In my very first post of the fall semester—disturbingly, this was two and a half months ago—I mentioned that I’d be playing in an
Afro-Brazilian band, a rather drastic divergence from the live-electronics gangs I’ve tended to run with over the past few years. I didn’t expect that singing “Aquele Abraço” would figure into my course of doctoral study, but I’m very grateful that it has. We do some samba, some bossa nova, and even—when the electric instruments
come out—some tropicália (for which I’m still looking for an
appropriately psychedelic outfit).
It’s well recognized that taking part in music-making outside the Western concert tradition is a salutary practice for classical musicians, but I wonder whether there’s as much agreement about why this is: For me, much of its value lies in the challenges it poses to musical “common sense.” For instance, when we take up the surdo, caixa, or tamborim, we enter a space characterized by rhythm but not, in the sense to which we’re accustomed, meter. First-call Twin Cities Brazilian percussionist Eliezer Santos, who’s doing his best to whip us into fighting shape, will count off—1, 2, 3—but his 1, 2, and 3
might to our ways of thinking be the “ands” of 3, 4, and 1. Or he won’t count off at all, instead playing a break on the repique to indicate our entrance. We’re learning to interpret this conventional signal and come in at more or less the right time, but the further into batucada we get, the more sensitive we become to very fine rhythmic relationships we still have to tighten up, so—in a positive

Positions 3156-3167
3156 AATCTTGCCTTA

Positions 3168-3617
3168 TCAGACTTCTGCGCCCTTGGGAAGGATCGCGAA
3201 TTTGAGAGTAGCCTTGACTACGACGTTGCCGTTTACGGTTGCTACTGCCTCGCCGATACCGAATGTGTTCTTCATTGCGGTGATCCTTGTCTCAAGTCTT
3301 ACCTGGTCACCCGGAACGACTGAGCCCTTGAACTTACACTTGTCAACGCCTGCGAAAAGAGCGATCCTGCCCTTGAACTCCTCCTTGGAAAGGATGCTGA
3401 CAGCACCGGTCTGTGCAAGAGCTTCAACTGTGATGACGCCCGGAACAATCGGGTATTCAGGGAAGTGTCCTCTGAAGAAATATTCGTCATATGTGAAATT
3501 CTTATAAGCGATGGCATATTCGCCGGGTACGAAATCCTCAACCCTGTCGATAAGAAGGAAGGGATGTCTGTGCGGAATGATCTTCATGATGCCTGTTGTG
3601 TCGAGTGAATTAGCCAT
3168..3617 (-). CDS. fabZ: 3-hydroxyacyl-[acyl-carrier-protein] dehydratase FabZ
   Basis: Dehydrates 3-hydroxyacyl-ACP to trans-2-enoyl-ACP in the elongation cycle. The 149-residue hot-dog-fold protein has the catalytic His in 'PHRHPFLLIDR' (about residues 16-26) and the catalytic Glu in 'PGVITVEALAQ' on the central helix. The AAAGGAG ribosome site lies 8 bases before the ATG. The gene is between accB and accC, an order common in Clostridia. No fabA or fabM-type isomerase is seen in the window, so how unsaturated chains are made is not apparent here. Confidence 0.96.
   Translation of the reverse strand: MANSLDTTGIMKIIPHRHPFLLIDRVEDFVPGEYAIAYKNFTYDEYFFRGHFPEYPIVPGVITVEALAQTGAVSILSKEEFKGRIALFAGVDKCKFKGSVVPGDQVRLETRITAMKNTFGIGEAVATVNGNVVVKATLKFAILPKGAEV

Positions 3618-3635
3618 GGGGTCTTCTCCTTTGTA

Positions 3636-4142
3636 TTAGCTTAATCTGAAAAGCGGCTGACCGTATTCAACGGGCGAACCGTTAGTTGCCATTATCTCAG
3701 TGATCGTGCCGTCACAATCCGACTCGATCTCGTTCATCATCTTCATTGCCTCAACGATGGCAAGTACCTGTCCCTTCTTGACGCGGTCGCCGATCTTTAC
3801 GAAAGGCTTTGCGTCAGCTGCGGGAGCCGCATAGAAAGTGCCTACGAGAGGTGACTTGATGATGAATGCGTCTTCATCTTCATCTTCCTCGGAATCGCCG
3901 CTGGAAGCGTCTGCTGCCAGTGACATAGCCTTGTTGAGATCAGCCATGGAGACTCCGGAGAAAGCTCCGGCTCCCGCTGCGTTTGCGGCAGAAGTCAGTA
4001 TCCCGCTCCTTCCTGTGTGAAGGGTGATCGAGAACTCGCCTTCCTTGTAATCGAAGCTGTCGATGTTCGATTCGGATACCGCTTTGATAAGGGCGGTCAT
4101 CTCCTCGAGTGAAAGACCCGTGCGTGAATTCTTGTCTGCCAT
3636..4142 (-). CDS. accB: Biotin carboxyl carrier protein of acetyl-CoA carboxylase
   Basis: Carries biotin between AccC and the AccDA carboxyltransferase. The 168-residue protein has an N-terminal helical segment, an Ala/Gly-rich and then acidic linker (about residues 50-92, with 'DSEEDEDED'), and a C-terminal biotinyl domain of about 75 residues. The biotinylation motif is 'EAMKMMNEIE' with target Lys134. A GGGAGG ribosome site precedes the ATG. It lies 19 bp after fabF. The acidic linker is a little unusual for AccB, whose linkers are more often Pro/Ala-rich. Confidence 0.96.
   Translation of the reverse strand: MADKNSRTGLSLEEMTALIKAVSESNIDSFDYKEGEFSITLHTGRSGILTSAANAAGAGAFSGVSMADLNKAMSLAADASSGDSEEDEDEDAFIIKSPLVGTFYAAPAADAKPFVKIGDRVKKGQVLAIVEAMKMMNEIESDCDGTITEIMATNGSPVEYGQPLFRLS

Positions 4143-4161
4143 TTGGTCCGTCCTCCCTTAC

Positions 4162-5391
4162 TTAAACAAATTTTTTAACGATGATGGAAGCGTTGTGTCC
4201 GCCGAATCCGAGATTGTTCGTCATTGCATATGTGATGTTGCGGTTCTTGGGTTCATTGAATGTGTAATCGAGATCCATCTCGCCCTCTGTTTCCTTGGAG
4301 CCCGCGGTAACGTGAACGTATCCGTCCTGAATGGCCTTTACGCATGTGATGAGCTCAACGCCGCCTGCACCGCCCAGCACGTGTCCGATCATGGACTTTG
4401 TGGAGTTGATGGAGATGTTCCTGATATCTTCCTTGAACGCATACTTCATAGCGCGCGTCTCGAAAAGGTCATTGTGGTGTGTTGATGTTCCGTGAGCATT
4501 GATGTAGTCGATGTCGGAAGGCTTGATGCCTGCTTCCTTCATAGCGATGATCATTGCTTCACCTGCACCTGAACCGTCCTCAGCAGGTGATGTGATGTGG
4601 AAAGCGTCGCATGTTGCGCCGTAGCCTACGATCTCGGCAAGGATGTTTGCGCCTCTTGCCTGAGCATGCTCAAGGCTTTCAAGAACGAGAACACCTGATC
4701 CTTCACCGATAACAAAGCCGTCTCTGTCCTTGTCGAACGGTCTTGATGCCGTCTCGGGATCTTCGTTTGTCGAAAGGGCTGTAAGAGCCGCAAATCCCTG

and stimulating way—the goalposts keep moving.
At the same time, though, we have to be careful not to reduce what we’re doing to a series of trivial musicianship exercises. This music comes to us through the tradition of Bahian Candomblé, which is serious business. We strive for a relationship to samba that goes beyond cultural tourism; all we can do is take it seriously and hope we don’t embarrass ourselves without pretending to be anything more than dilettantes. I’ll report back after Carnaval, when our first major performances are likely to take place. Until then, I’m eager to hear from any other would-be sambistas: How’d you get into it, and where has it taken you?
The New Music Scrapbook is still kickin’—and what it kicks, most recently, is a conversation among several CMW members regarding that ensemble’s upcoming performance of Ylem, the creation of the universe as imagined by noted Sirian composer Karlheinz Stockhausen. What goes into preparing a piece like Ylem? Five composers and a conductor elucidate. Enjoy.